Source: World Trade Atlas

What is the level of passenger traffic arriving in the United States from the affected country?

A total of 1.1 million passengers arrived in the US on direct flights from South Korea in 1998. As part of APHIS-PPQ’s Agricultural Quarantine Inspection monitoring, 2,139 passengers arriving from South Korea were sampled for restricted items. Of these, 72 passengers (3.4%) were found to be carrying a total of 76 kg of potentially relevant products, including beef, pork, and other meat items. None of the 72 passengers reported plans to visit or work on a farm or ranch while in the US.

Sources: US Dept of Transportation; APHIS-PPQ

CEI’s plans for follow up:

CEI currently has no plans to provide additional information on this situation; however, if the situation should change significantly, follow-up information will be provided. If you seek more information or wish to comment on this worksheet, please contact Judy Akkina at (970) 490-7852 or Chris Kopral at (970) 490-7819.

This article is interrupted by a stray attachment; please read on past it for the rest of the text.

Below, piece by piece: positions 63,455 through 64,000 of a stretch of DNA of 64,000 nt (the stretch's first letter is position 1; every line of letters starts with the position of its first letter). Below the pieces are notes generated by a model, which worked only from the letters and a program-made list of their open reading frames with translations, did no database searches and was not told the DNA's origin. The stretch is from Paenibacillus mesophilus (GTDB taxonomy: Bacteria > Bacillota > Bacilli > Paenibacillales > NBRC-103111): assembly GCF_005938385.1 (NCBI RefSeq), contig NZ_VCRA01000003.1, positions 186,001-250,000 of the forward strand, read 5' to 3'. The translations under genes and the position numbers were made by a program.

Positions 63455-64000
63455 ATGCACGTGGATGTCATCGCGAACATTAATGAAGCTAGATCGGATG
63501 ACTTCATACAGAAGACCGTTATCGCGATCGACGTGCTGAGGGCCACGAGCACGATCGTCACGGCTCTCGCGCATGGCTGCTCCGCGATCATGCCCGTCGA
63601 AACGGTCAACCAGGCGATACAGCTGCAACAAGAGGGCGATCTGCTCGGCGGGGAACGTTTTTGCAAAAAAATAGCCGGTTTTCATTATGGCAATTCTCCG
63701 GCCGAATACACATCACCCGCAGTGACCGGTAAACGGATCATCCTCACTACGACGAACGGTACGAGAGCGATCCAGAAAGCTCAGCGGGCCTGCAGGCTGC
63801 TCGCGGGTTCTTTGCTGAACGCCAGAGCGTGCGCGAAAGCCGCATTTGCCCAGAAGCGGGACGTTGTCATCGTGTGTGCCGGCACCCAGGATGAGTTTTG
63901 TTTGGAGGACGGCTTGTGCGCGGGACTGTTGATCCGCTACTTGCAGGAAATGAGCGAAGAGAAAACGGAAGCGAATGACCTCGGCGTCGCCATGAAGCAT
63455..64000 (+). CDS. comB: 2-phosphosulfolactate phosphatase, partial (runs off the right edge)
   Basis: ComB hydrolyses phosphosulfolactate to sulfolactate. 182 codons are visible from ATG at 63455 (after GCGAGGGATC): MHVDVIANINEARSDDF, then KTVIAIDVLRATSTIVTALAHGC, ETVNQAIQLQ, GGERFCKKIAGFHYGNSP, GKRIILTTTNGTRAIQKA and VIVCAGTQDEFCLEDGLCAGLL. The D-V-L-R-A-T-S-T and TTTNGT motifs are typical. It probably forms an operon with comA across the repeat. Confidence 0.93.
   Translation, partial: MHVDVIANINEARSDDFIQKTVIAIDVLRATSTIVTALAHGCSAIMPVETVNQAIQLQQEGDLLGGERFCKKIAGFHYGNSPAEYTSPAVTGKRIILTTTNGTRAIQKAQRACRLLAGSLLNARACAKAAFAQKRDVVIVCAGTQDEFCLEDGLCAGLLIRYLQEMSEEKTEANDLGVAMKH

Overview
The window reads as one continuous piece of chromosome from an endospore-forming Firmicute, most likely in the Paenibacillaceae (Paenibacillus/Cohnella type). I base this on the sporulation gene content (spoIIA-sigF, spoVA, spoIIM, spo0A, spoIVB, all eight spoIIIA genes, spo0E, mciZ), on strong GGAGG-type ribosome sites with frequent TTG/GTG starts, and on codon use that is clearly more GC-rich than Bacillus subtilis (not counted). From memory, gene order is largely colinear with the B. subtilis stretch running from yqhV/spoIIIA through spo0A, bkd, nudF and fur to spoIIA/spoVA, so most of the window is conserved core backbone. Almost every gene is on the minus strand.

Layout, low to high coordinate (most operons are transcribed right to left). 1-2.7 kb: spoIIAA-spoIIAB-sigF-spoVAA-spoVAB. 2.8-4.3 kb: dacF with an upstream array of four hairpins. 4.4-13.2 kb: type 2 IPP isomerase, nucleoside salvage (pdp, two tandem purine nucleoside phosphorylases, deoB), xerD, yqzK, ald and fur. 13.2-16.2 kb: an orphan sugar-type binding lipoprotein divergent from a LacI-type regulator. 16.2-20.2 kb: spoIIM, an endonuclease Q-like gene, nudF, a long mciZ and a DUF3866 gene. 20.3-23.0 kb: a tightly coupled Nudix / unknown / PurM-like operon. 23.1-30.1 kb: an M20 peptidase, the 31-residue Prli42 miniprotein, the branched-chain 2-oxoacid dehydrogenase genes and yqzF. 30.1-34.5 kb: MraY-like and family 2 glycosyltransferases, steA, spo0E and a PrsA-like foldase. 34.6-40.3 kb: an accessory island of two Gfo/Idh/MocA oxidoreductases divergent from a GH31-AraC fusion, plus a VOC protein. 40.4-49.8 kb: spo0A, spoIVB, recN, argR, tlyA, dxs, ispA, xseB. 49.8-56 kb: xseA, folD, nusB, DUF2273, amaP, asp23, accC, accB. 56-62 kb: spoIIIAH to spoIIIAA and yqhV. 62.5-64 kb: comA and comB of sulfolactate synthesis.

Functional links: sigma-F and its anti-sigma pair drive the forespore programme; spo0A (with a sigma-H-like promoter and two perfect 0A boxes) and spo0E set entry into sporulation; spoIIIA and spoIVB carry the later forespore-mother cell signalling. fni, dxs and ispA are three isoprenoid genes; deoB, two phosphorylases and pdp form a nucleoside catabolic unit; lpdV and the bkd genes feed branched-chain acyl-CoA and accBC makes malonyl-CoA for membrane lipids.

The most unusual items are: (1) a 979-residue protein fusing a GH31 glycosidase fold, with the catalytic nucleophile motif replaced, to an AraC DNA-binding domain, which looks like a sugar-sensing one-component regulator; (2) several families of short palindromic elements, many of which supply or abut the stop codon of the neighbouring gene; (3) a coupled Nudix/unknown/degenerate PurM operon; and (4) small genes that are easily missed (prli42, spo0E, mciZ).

Appendix A

Relevant Animal Products Imported from South Korea Into the U.S.

1999

January 2000

01 Live Animals

0106005080 other live animals: animals, live, nesoi (U.S. dollars)

$72,000

0

04 Dairy

0404102000 whey, whether or not concentrated or sweetened, fluid (liters)

71,244

0

0410000000 edible products of animal origin, not elsewhere specified or included (kg)

460

10

05 Other of Animal Origin

0506900040 powder & waste of bones and horn-cores (kg)

125

0

0511992000 parings & similar waste of raw hides or skins; glue stock, not elsewhere specified or included (kg)

138,707

998

0511993060 products chiefly used as food for animals or as ingredients in such food, nesoi (kg)

38,885

8,014

0511994050 animal products not elsewhere specified or included; dead animals of chapter 1, unfit for human consumption (kg)

864

0

23 Food Waste, Animal Feed

2309901050 mixed feeds or mixed feed ingredients used in animal feedings, nesoi (tons)

0

1

2309909500 preparations of a kind used in animal feeding, nesoi (kg)

1,005

0

41 Hides & Skins

4101100000 hides & skins of bovine animal, whole, weight per skin not over 8 kg dried, 10 kg dry-salted, or 14 kg fresh, wet salted or otherwise preserved (number)

145

0

4101300090 hides & skins of bovine animal, nesoi, dried, limed, pickled or otherwise preserved, but not tanned, parchment-dressed or further prepared (number)

68

0

4103900090 hides & skins, nesoi, fresh or salted, dried, limed, pickled or otherwise preserved, but not tanned, parchment dressed or further prepared (U.S. dollars)

$1,000

0